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Evansville, Indiana
November 29, 1996     The Message
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November 29, 1996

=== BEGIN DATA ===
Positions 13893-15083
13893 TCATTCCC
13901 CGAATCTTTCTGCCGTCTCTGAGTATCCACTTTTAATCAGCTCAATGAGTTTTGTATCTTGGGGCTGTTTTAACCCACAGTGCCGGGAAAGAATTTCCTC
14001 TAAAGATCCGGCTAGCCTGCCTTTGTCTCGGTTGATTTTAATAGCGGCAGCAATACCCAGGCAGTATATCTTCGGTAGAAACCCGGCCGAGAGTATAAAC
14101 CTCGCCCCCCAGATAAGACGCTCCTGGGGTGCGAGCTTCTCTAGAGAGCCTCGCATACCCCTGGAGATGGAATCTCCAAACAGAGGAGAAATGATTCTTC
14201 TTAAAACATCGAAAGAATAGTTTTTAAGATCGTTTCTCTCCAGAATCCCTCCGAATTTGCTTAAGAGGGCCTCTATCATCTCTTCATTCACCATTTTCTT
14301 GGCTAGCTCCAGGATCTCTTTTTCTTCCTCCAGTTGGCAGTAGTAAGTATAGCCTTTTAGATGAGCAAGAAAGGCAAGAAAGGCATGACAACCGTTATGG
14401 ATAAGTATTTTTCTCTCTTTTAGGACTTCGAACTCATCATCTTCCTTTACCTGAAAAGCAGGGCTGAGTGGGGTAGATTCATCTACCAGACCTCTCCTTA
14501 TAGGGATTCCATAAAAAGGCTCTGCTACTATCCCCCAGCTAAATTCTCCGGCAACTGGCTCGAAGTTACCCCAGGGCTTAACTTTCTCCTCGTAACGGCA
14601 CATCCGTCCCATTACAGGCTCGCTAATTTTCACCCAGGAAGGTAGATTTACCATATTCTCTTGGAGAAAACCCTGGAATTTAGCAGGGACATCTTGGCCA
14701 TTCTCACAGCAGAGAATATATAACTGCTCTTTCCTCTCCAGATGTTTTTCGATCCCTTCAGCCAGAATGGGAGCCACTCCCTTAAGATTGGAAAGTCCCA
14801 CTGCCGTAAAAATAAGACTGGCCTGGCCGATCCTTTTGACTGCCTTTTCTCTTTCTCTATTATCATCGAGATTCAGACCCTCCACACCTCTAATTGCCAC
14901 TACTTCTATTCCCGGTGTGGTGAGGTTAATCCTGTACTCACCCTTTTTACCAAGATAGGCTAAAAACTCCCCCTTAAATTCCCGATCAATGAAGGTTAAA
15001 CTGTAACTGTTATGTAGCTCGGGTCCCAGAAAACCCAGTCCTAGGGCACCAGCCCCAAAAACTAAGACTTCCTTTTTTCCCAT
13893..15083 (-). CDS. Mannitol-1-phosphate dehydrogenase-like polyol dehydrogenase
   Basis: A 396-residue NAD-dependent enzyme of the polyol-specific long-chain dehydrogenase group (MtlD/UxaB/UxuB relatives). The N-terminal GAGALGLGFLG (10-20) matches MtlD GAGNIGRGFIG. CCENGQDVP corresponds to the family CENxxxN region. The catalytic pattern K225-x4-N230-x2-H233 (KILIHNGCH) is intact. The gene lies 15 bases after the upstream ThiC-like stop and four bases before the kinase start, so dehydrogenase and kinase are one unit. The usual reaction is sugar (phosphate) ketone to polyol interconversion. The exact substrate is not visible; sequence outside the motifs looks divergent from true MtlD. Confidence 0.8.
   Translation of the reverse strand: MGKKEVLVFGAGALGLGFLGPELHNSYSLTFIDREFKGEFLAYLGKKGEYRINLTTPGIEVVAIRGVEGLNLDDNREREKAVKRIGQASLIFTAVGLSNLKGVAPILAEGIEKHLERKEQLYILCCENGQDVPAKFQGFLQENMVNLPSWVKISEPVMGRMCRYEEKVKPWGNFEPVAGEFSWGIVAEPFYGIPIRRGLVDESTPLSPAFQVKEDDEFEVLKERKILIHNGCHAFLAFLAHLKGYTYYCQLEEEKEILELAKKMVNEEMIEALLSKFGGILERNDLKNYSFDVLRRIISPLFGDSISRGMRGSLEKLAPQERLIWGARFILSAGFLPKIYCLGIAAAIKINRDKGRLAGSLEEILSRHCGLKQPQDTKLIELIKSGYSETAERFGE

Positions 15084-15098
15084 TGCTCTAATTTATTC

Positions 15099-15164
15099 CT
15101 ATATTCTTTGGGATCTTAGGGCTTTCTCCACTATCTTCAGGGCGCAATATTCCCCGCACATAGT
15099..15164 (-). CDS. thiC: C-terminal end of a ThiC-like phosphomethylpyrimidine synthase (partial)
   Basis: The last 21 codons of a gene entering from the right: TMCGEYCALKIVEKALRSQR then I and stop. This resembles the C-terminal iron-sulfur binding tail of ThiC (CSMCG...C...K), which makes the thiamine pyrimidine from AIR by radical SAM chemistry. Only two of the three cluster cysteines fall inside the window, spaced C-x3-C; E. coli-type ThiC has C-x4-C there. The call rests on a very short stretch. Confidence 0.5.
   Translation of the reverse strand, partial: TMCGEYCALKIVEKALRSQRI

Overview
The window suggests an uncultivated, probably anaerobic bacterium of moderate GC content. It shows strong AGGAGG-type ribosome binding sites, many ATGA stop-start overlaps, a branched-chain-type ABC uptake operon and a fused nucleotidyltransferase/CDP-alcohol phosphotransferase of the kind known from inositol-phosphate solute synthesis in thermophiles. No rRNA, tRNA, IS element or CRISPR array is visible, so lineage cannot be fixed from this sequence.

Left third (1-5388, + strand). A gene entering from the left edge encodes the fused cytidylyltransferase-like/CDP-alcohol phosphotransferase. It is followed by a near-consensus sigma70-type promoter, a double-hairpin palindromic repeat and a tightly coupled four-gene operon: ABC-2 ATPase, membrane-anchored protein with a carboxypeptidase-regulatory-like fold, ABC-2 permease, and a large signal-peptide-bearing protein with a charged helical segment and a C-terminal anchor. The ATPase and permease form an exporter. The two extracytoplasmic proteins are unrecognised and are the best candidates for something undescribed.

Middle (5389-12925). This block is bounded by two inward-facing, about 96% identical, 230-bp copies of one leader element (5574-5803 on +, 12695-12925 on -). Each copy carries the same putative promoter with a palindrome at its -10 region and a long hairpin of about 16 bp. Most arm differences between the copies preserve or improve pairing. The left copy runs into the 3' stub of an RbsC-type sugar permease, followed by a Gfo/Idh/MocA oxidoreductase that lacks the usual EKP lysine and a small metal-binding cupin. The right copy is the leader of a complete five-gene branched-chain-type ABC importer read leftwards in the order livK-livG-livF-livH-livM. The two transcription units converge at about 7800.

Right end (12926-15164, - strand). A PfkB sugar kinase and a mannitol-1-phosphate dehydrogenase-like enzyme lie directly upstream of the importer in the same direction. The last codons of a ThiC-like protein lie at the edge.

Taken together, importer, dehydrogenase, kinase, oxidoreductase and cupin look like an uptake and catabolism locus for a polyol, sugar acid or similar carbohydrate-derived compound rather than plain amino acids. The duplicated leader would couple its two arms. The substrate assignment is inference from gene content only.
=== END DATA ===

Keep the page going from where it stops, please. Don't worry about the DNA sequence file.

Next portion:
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The Message -- for Catholics of Southwestern Indiana Making a connection an v0-1"u00s of-fer medical services to Jamaic By MARY ANN HUGHES Message staff writer Now that the vivid aromas from the tropical flowers and the bright blues and lush greens of the Caribbean have faded from her memory, Judy Franken- berger is left with one clear and treasured memory -- the kind- ness of the Jamaican people. Frankenberger is an Emer- gency Medical Technician at St. Mary's Medical Center, Evans- ville. She recently traveled with a group of volunteers to St. Ann's Bay in Jamaica. There, volunteer doctors, nurses and technicians spent a week offer- ing their medical services to the Jamaican people. For th e past two years, there :has beena connection between St. Mary's and St. Ann's Bay Hospital. Frankenberger's trip was the third trip involving employees from the Evansville hospital. What she did for a week in Jamaica paralleled her work at St. Mary's, Frankenberger said, however the work there was done under much more primi- tive conditions. The hospital building itself had no screens on its windows, : and there was air-conditioning ...................... ......... :::: only in areas designated for surgery and in the pharmacy, the lab and the x-ray areas. There was running water, but no hot running water. Unlike the ultra-modern emergency room at St. Mary's, Frankenberger found few med- ical supplies and a great need to improvise. "There were no crutches and no Ace bandages. Here, you order an x-ray to see if it's not broken. There, you order an x-ray to see if it's broken." She was surprised to learn that Tylenol isn't dispensed to children with high tempera- tures. Instead, they are given tepid baths. Birth and delivery techniques also surprised her. "It's total ambulatory care. The women come into the hos- Before St. Mary's volunteers left on their trip to St. Ann's Bay in Jamaica, they were commissioned by Daughter of Charity Sister Catherine Kelly. Above are Jeff Wenzel, John Hensley, Dr. Karen Neeley, Fouad Hawa, Judy Franken- berger and Cindy Hagan. Message Coloring Contest is open to K-4 students .:throughout diocese Students throughout the Dio- cese of Evansville, in Catholic schools and religious education programs, are invited to enter the annual Message Coloring Contest. The contest is open to stu- dents in grades kindergarten thr0iigh four, and prizes will be varcled:or those grade levels. The:)Jbring contest form is pubiishddon page twelve of this wek,!Message. " Ei(e' are due back in ihe MesSage office by December 11 and contest winners will be announced in the December 20 issue of the Message. This year's design was provid- ed by Joseph Dietrich, produc- tion manager at the Message. Grand prize winners will receive a $20 gift certificate from G.D: Ritzy's. First prize winners will receive a coupon tbr a large pizza and drinks from Chuck E. Cheese. Second prize winners will receive a coupon for an ice creal. Cake from Lic's Ice Cream "'andadwich Shoppes. Third prize winners will receive a cer- tificate for a one-pound mixed pack from Stephen Libs Candy Company., . Christmas memories requested Dyo.p have a favorite Christ- mas, familie s gathered together mas memory? at Christmas, or special unex- : :,Would you like to share it with the Message? : :-: Rehdi'are invited to submit their:fdvorite memories for pub- lication in the December 20 issue of the Message. Favorite memories might include a child's first Christmas, a couple's first married Christ- pected giRs. If you would like to share your special memory, please send it, along with your name and phone number to: Christmas Memories, The Message, P.O. Box 4169, Evansville IN 47724- 0169. The deadline is December 6. i i; The exterior of St. Ann's Bay Hospital in Jamaica.  i I  !) iii;  i ii i?, ; pital while they are in labor, and they walk into the delivery room. There is a 10 by 10 room with three beds in it -- with very little curtain. "They deliver their baby, and then they get up off the delivery table and walk to another room. They find a bed, and they may share that bed with one or two other women and their babies." The families gather outside and the children can talk with their mothers through the open windows. Although the hospital has .:outdated equipment and condi- tions are primitive, Franken- berger said "their sterile tech- nique is pretty good and what they do makes a lot of sense." Because there is no recovery room, after children have urgery they are handed to their mothers. "She nurses the baby, and then they go home." Bernardin Continued from page 1 headed by Gov. Jim Edgar. Chicago Mayor Richard Daley led the city's delegation. The Rev. Joan Brown Camp- bell, general secretary of the National Council of Churches, topped a list of more than two dozen prominent Orthodox, Protestant, Jewish and Muslim leaders at the funeral. Among the religious leaders were Patriarch Mar Dinkha IV of the Assyrian Church of the East; Greek Orthodox Bishop Iakovos of Chicago, represent- ing Patriarch Bartholomew of Constantinople and Archbishop Spyridon of New York; Rabbi Vernon Kurtz, president of the Chicago Board of Rabbis; Howard Sulkin, president of Spertus Institute of Jewish Studies in Chicago and chair- man of the Council for a Parlia- ment of the World's Religions; and Asad Husain, president of the American Islamic College. But the funeral for the man who pastored Chicago's 2.3 mil- lion Catholics since 1982 was essentially a local affair. Many of the nearly 1,000 priests of the archdiocese were there, along with representatives of the city's parishes and schools. Reading the first two readings were Marist Brother Dennis Dunne, the cardinal's executive assistant, and Mercy Sister . .Mary Brian Costell hk chief of Frankenberger's work week at St. Ann's was a busy one. On the Monday morning when the St. Mary's volunteers began working, 60 to 70 people were lined uWto be seen in the out- patient area. "They were very kind." She said during her would came here. Woul! to them?" The out-patient area at St. Ann's Bay staff Deacon James Hubbard of St. Felicitas Parish proclaimed the Gospel. Serving at the altar were fourth-year seminarians from Mundelein Seminary. Pallbear- ers who took the body from the cathedral to Mount Carmel Cemetery for burial represent- ed the Archdiocesan Pastoral Council, archdiocesan employ- ees and the cardinal's Big Shoul- ders Fund for Catholic schools. Across the city and its sub- urbs, thousands of people of all faiths watched the solemn funeral rites live on television -- at home, in offices, at lunch counters and in stores. Local TV stations interrupted their regu- lar programming for the funeral and the national religious cable channel Odyssey carried it in its entirety. Msgr. Velo told those listening or watching that wherever they were, however they were partic- ipating in the funeral, "You are all dignitaries. For God has touched you in the life of Cardi- nal Bernardin." At the start of the Mass, Car- dinal Roger M. Mahony of Los Angeles, chief celebrant, greet- ed the mourners. He called the huge gathering of the cardinal's fellow bishops a sign of"their fraternal solidarity with an extraordinary leader of our church." ..... Cardinal. YCillia mo Y auat the Holy See'S tiary and Washington, John Paul sentative, ings. On the praised "kind and gent the church an serenity final suffering As Cardinal lay on view NoV. of mourners conl last and as six blocks at off only late at the wee hours they came. The reported that than 100 the ci The Chicago unl Catholic who, shortly Chicago in 19 relations one There was memorial dral the day and leaders religions only hours a 7 p.m. At the bishop's dinal